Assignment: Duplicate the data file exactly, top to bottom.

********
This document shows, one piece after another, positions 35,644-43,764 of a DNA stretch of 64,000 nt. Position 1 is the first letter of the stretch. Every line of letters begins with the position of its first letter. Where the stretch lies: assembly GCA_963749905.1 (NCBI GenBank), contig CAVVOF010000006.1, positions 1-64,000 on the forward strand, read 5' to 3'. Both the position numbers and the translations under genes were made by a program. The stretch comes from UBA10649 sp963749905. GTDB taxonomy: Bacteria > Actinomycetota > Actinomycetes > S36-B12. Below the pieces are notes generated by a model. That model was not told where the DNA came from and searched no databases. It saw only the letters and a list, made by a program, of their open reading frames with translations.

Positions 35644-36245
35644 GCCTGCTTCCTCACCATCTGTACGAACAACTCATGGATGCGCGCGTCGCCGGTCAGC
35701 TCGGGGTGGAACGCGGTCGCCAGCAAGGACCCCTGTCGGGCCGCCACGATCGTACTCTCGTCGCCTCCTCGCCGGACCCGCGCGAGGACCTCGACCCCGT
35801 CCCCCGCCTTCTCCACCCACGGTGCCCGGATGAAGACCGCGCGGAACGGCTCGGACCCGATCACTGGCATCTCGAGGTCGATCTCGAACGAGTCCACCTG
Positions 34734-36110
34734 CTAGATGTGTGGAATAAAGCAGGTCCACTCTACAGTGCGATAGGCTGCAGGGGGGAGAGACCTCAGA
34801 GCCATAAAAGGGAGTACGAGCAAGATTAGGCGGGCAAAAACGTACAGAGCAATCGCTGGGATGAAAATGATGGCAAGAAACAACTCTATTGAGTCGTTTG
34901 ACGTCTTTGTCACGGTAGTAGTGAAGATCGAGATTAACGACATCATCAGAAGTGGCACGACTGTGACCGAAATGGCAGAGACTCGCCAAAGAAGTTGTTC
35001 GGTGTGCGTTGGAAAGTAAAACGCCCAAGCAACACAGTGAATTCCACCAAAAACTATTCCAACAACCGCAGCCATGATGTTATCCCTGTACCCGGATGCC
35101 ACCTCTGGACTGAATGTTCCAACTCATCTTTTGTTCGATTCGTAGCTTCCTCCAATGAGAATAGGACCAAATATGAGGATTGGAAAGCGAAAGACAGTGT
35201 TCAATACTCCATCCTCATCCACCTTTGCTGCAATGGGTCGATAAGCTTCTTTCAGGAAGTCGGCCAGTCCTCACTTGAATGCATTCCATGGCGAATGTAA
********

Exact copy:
This document shows, one piece after another, positions 35,644-43,764 of a DNA stretch of 64,000 nt. Position 1 is the first letter of the stretch. Every line of letters begins with the position of its first letter. Where the stretch lies: assembly GCA_963749905.1 (NCBI GenBank), contig CAVVOF010000006.1, positions 1-64,000 on the forward strand, read 5' to 3'. Both the position numbers and the translations under genes were made by a program. The stretch comes from UBA10649 sp963749905. GTDB taxonomy: Bacteria > Actinomycetota > Actinomycetes > S36-B12. Below the pieces are notes generated by a model. That model was not told where the DNA came from and searched no databases. It saw only the letters and a list, made by a program, of their open reading frames with translations.

Positions 35644-36245
35644 GCCTGCTTCCTCACCATCTGTACGAACAACTCATGGATGCGCGCGTCGCCGGTCAGC
35701 TCGGGGTGGAACGCGGTCGCCAGCAAGGACCCCTGTCGGGCCGCCACGATCGTACTCTCGTCGCCTCCTCGCCGGACCCGCGCGAGGACCTCGACCCCGT
35801 CCCCCGCCTTCTCCACCCACGGTGCCCGGATGAAGACCGCGCGGAACGGCTCGGACCCGATCACTGGCATCTCGAGGTCGATCTCGAACGAGTCCACCTG
Positions 34734-36110
34734 CTAGATGTGTGGAATAAAGCAGGTCCACTCTACAGTGCGATAGGCTGCAGGGGGGAGAGACCTCAGA
34801 GCCATAAAAGGGAGTACGAGCAAGATTAGGCGGGCAAAAACGTACAGAGCAATCGCTGGGATGAAAATGATGGCAAGAAACAACTCTATTGAGTCGTTTG
34901 ACGTCTTTGTCACGGTAGTAGTGAAGATCGAGATTAACGACATCATCAGAAGTGGCACGACTGTGACCGAAATGGCAGAGACTCGCCAAAGAAGTTGTTC
35001 GGTGTGCGTTGGAAAGTAAAACGCCCAAGCAACACAGTGAATTCCACCAAAAACTATTCCAACAACCGCAGCCATGATGTTATCCCTGTACCCGGATGCC
35101 ACCTCTGGACTGAATGTTCCAACTCATCTTTTGTTCGATTCGTAGCTTCCTCCAATGAGAATAGGACCAAATATGAGGATTGGAAAGCGAAAGACAGTGT
35201 TCAATACTCCATCCTCATCCACCTTTGCTGCAATGGGTCGATAAGCTTCTTTCAGGAAGTCGGCCAGTCCTCACTTGAATGCATTCCATGGCGAATGTAA